Sustained Low Interest Rates Key To Our Economic Growth

Is it time to buy a boat?  Wait a minute; it’s almost wintertime.  How about buying a new snowmobile or new car and throw a few new iPods in the mix.  Have I gone crazy?  I don’t think so.  However, its that time again, my old friend Band of Canada governor David Dodge is about to announce an interest change.  If he lowers rates, that makes everything cheaper.  Pay a bit now and then pay later.  Sound familiar?

For some of you it may.  However, there is no consensus what the Bank of Canada is going to do.  By the time you read this it’ll be mute but at the time of this writing, the high priced economists are 50/50 on what the Bank of Canada will do.

From an Ontario perspective there would be nothing better than an interest rate cut.  That at least would keep the loonie at bay.  Since November 7th we’ve lost a dime on the loonie, however, I don’t see anybody rejoicing in the streets.  I think Ontarians were too shell shocked to know what to do.

My boat analogy however is a good one.  Depending on your income buying a boat to cruise around in Canadian waters for two months is a luxury.  Key to buying a boat is having lots of money but also an interest rate environment where more people can make minimum payments.  At the end of the day, you are supposed to do what you can afford.  However, that boat looks so nice to some people.  If you doubled the interest rates, a lot fewer boats would be sold.

Much has been said about the Canadian economy in overdrive.  I’ve certainly put in my two cents.  If you were to pick one thing that has been testosterone underlying this economy it would be interest rates.  Yes, it’s always the Bank of Canada’s hammer, but the lower interest rates we’ve enjoyed for several years, have been key to maintaining our standard of living and Canada’s economic growth.

Case in point is your loyal commentator.  Throughout my life I’ve borrowed a lot of money.  My day job takes me out to the flat plains of southwestern Ontario farm country.  I’ve bought quite a few acres of that dirt through the years; most of it was financed over 12% interest.  So now with an extended period with rates below almost half that, for some of us, it’s like our interest rate Independence Day.

Ditto for much of the rest of the economy. Automobiles are the quintessential example of a sector of the economy, which relies on cheap credit.  If you want to buy a new car there is financing available, usually zero interest over five years.  If you cannot afford a new car, you can go to a used car lot and once again credit is available.  It doesn’t necessarily mean that you get a cheaper car, but at least there is some avenue to getting one.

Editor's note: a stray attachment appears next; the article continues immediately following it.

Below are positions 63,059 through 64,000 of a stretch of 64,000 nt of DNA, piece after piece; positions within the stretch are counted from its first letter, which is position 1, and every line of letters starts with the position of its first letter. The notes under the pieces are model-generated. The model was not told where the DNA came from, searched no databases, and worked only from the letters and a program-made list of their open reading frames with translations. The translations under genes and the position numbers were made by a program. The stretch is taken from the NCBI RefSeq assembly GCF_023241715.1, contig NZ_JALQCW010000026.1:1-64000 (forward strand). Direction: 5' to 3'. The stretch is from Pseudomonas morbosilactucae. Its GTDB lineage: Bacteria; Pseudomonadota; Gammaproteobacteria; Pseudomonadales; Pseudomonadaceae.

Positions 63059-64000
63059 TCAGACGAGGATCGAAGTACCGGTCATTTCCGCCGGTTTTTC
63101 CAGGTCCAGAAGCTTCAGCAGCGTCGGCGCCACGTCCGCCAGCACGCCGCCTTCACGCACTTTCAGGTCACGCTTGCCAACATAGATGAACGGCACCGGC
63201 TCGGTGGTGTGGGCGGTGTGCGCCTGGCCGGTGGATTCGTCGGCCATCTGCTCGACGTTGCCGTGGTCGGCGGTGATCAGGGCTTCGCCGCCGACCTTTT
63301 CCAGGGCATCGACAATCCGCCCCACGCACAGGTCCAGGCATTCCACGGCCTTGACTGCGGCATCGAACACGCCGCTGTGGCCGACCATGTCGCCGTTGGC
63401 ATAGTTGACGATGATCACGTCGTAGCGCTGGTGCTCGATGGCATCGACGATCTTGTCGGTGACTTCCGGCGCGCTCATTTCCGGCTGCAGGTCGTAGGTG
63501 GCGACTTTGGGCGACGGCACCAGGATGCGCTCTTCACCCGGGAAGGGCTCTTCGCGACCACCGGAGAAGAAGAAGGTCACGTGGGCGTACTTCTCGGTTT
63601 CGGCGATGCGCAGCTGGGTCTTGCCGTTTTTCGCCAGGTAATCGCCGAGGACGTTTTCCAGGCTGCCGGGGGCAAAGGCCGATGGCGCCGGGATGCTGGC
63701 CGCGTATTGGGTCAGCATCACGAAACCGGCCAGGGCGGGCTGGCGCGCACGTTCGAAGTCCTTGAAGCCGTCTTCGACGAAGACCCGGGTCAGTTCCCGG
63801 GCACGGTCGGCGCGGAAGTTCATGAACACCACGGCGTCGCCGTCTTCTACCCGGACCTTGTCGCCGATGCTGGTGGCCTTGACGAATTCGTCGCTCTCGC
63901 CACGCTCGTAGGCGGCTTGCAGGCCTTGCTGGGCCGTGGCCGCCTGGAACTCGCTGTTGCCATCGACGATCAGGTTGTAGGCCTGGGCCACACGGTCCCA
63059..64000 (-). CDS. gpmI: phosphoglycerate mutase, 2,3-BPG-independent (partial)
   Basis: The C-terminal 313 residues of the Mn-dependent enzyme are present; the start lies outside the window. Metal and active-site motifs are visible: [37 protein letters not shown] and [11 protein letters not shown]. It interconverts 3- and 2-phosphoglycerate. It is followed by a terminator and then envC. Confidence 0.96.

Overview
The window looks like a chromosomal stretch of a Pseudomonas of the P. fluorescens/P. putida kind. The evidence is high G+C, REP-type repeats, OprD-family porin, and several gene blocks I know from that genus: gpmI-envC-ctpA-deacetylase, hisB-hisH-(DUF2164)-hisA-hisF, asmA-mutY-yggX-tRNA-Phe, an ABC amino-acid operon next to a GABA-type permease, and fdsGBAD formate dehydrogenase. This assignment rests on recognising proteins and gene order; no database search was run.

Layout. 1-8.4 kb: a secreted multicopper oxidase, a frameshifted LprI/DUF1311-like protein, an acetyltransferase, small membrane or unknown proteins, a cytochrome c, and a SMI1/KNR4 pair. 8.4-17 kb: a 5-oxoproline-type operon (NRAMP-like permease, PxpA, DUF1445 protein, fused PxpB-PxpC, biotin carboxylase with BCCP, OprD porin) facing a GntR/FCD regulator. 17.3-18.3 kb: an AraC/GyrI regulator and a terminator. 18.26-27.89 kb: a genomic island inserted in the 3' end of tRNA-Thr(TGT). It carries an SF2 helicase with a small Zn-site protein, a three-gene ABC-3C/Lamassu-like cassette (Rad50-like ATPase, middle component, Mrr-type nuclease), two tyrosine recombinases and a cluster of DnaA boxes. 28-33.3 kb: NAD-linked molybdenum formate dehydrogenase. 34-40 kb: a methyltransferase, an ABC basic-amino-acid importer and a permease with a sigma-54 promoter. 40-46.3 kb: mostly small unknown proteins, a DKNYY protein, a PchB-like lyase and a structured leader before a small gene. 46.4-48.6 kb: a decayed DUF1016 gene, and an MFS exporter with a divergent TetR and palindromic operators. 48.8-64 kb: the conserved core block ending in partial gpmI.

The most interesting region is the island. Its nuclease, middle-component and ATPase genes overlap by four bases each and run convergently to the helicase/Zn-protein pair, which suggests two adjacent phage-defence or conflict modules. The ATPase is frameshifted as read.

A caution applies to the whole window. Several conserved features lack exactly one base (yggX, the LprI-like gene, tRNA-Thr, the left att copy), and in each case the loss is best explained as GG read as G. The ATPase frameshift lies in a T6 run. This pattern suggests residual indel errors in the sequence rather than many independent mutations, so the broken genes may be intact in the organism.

It is much the same across the North American economy.  However, there are differences between the American and Canadian economy when it comes to credit.  We didn’t have any “no money down” mortgage problems here in Canada.  That was a good thing.  However, it was indicative of the way Americans banks dole out credit.  Almost anybody can start a bank in the US.  In Canada are big five bank oligopoly keeps all the little wannabe banks down.  Canadians might grumble about it, but at the end of the day our billion-dollar profit banks help keep our economy stable.

If you have read this column over the last few months it’s a bit of a broken record when talking about the Bank of Canada trying to control Alberta’s inflation.  That’s the whole problem he’s having with cutting these interest rates.  Inflation is almost oxygen in Alberta.  Meanwhile back in Ontario and Quebec, the high loonie is killing jobs and killing economic growth.  The fourth quarter economic numbers out of Ontario this year, should be fascinating.

It all wafts of an economy in cruise control.  However, what happens if somebody throws a wrench into this well-oiled economic engine, even with a Bank of Canada interest rate cut?  It’s always an event that comes along on some un-expectant Tuesday that throws you.  At least when it happens this time Canadians have managed to reduce their government debt.

For some of you watching this economic action is akin to listening to the third hour of an old time preacher.  However, for economic watchers like myself, it’s better than baseball.  I say the Bank of Canada cuts interest rates.  If I’m wrong I’ll rely on an age-old tenet among my readers.  Your memory for such things has a very short shelf life.